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What you may be thinking of is the Child Caregiver Exemption that prevents Medicaid from evicting the adult child who was a caregiver for at least two years.  That does not mean they gain title to it in any way.  All they get is what is in the Will and only after all debts and claims are settled.  Very often there is nothing left and the adult child cannot afford to remain in the home despite the exemption.
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Reply to pamstegma
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You say independent living, do you mean lived independently in her own home? Or did they live together in an apartment?

If she owned the home then there is may be problem if Aunt was her caretaker. You need to get a copy of the deed to see if Mom put sister on it. If you can't find it, the County clerk should have a copy on file plus info on mortgage payoff. Having a will or not would matter. See if she has a safe deposit box. People used to keep important papers in them. If she does, she should have a key to it. Lets hope that Mom kept all important papers in one place.

If there is or not a will, you need to go to your County seat Probate office anyway. I think you have to wait 11 days after her passing. If a will and you were assigned Exexutor you will be given a Short Certicate to handle Moms affairs. If no Executor assigned or no will you can become an Administrator. No will the state may get involved depends on the assets. As Adminstrator you will be able to handle Moms affairs. You will get a short certificate for this purpose too. You will need to know her assets when you go to probate. If under 20k you will sign an affidavit. No Executor or Administrator needed. Not sure, but I don't think you will have to account for her assets with an affidavit. If she has bills, any money she has will need to be paid. If you were on her accounts, then the money is yours, no probate. If Aunt, then money is her's. Check this with the bank though to make sure this is true, Insurance policies with u as beneficary are not probated but check that out too. That money is yours and doesn't need to be used for her bills. You don't pay taxes on insurance policies. Paying the bills from an insurance policy is up to you.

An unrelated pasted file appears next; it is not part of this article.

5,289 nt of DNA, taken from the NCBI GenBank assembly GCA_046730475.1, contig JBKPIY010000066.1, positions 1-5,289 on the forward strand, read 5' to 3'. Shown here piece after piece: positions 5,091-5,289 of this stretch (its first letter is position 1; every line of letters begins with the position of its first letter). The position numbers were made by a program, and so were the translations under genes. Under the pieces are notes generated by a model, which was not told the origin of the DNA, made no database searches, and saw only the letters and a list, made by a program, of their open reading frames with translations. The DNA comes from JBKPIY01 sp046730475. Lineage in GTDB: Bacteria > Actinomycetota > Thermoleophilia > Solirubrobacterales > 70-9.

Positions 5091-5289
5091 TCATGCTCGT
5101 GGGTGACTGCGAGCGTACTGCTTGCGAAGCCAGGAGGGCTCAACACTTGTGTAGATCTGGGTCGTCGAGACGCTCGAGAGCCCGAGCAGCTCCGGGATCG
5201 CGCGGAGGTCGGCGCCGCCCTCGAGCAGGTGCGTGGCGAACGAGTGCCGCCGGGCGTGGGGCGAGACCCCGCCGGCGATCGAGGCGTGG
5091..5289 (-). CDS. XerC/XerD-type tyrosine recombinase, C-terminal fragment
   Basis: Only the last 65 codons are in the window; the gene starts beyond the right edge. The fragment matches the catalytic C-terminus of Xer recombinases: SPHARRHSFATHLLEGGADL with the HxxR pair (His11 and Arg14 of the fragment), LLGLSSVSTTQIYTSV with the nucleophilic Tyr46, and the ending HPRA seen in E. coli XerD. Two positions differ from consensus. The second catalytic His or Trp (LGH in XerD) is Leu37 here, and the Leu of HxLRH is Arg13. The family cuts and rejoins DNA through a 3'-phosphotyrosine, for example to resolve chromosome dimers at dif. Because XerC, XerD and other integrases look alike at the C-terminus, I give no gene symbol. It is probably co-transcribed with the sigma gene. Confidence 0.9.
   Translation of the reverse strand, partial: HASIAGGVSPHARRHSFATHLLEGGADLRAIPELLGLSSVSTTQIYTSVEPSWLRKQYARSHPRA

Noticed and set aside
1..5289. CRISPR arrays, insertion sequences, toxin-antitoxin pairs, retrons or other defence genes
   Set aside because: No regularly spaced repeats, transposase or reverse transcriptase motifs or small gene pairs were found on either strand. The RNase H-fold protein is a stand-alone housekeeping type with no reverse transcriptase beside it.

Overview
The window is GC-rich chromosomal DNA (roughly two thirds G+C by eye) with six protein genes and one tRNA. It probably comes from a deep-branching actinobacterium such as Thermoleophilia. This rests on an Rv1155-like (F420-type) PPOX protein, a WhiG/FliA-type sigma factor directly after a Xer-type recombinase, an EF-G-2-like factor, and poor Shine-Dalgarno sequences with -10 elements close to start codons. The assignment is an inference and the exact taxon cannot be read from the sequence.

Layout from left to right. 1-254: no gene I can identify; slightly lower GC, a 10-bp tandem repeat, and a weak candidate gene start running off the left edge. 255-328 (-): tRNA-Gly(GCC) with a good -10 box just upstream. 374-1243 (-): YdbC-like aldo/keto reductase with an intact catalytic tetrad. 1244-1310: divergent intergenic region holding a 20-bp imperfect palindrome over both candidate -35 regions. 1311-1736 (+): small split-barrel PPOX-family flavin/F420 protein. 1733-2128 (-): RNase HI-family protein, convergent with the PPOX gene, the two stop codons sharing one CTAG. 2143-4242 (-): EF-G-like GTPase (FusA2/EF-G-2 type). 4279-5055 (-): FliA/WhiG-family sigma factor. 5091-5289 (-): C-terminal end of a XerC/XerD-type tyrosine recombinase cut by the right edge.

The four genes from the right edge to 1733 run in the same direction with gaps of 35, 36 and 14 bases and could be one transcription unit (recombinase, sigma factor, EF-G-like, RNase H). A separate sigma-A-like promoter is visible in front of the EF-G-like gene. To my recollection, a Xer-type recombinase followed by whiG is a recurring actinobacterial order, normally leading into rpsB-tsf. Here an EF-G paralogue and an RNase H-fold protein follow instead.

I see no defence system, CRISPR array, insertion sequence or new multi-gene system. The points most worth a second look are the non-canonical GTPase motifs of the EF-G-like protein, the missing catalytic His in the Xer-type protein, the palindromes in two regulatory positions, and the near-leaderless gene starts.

Now, lets say there is a will and the house, if one, was left to you. What happens to the Aunt. Can she afford to live in it and upkeep it? Like paying taxes utilities, food, medical. Can you afford to pay taxes and upkeep so she can live there till she pass or needs care in a NH? Will you have to sell, if so then Aunt needs a place to live.

Same thing if they lived in an apartment together. Can Aunt afford to stay? Will she need to downsize? Does she have enough money to live on her own?

Before any of this can really be answered, you need to go thru her papers and see what is there. Hopefully Aunt has some idea. In NJ its not mandatory for a will to be filed while the person is alive or is a POA. I think both should be. It would curtail a lot of problems.

Please keep us updated. We learn from each other.
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Reply to JoAnn29
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Darlemon Jan 5, 2019
Thank you JoAnn. I guess I wasn't clear. This is a whole new scenario. My brother has been living in Mom's home for 10+ years.(He's 58 now) It is her home, independent, no in-home health care for her. She is fine. But I had read that a sibling could get the house after being there so long. Something like that. I really guess I need to talk to a lawyer but like I said, I thought I read something here about this situation.
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Can you document that you provided at least two years of medically necessary care? How does the deed for the home read?

Best for you to get assistance from an elder law attorney. If there is no will, then all property and assets are equally divided amongst her children.
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Reply to gladimhere
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Darlemon Jan 5, 2019
Thank you Gladimhere. That is not the situation but I guess I need to get a lawyer involved at some point.